Dental Liners: Effects on the Pulp
Liners are frequently used beneath dental restorations to reduce the potential for postoperative sensitivity. Several properties are necessary for an ideal liner: (1) the ability of the material to kill bacteria, (2) induce mineralization, and (3) establish a tight bacterial seal.9 Postoperative sensitivity is partially related to the remaining dentin thickness (RDT) following cavity preparation and presence of bacteria on the cavity walls. There is no material better to protect the pulp than dentin. The remaining dentin thickness between the base of the cavity preparation and the pulp is one of the most important factors in protecting the pulp from toxins.9 A 0.5 mm thickness reduces the effect of toxins by 75%. A 1.0-mm thickness reduces the effect of toxins by 90%. Remaining dentin thickness of 2.0 mm (or more) results in little or no pulpal reaction. It is at the 0.5 mm region that liners become most important. As the remaining dentin thickness decreases, odontoblast survival and pulp—dentin repair becomes compromised.9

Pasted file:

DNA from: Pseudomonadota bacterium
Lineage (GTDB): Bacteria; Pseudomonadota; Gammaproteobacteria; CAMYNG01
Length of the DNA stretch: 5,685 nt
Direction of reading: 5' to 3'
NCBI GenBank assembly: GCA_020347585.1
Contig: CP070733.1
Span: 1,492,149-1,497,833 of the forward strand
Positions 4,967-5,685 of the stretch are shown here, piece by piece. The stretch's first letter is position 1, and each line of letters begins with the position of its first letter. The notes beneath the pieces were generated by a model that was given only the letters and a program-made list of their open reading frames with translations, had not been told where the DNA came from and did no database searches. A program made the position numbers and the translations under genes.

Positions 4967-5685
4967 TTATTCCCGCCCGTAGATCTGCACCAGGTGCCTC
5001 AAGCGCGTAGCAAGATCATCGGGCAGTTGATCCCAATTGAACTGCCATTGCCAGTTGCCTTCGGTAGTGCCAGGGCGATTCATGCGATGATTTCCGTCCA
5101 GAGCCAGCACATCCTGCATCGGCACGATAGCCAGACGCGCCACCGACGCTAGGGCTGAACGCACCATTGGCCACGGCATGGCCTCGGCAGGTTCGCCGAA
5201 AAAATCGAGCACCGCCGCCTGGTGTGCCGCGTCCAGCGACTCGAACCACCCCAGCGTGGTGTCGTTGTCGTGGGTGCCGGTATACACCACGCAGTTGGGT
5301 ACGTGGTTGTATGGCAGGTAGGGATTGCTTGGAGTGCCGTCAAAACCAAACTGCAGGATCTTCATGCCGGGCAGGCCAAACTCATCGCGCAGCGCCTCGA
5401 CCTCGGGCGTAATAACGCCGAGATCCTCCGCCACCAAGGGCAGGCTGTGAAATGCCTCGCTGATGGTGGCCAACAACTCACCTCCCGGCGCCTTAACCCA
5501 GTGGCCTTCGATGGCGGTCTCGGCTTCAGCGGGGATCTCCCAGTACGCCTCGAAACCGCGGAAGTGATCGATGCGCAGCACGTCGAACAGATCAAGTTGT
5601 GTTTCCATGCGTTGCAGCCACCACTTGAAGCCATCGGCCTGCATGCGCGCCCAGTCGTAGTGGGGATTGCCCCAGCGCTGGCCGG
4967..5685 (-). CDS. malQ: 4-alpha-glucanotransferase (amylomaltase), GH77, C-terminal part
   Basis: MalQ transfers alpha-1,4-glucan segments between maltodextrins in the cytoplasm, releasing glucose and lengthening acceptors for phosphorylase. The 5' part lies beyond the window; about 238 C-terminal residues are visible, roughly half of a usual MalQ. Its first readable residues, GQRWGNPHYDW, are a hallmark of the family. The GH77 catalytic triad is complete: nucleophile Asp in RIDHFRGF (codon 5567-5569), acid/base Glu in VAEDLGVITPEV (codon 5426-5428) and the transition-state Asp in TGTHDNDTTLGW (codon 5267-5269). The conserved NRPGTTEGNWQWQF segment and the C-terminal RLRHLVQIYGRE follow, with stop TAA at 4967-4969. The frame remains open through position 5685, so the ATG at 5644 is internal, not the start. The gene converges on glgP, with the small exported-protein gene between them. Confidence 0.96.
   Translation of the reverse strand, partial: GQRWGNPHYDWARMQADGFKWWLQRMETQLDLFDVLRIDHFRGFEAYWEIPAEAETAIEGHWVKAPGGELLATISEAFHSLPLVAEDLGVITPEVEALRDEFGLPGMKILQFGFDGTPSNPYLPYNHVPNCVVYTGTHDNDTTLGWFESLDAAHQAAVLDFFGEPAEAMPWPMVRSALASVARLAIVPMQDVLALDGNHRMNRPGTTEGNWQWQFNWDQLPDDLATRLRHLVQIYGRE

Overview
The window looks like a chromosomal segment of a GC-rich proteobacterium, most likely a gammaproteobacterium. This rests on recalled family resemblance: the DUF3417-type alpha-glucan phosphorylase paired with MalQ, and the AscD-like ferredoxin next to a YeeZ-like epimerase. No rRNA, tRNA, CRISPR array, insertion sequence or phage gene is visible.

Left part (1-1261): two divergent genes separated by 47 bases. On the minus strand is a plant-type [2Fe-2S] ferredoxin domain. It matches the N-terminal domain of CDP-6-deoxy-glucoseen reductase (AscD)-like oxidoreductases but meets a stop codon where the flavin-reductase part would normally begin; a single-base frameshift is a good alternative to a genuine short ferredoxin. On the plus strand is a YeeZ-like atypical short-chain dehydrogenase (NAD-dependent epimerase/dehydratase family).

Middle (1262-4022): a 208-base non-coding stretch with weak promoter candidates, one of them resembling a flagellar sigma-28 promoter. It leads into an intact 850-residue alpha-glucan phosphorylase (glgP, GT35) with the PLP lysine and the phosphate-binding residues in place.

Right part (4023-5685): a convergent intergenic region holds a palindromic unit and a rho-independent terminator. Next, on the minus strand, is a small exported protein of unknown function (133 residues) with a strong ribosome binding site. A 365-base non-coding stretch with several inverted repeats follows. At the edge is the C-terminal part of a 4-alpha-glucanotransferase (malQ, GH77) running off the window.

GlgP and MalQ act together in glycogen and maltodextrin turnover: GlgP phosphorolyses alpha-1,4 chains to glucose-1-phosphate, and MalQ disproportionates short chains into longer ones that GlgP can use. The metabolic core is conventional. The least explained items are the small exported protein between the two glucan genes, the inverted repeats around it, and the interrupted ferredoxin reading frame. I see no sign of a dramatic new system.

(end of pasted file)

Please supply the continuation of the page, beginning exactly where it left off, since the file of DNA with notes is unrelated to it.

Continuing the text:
Reactionary dentin deposition was observed beneath cavities with a RDT above 0.5 mm as well as beneath cavities with a RDT below 0.25 mm; however, maximal reactionary dentin appeared to be beneath cavities with an RDT between 0.5 to 0.25 mm. The area of reactionary repair was also influenced by the choice of restoration material (from greatest to least: calcium hydroxide, composite, resin-modified glass ionomer [RMGI] cement, and zinc oxide-eugenol). Odontoblast numbers were maintained beneath cavities with a RDT above 0.25 mm.9,10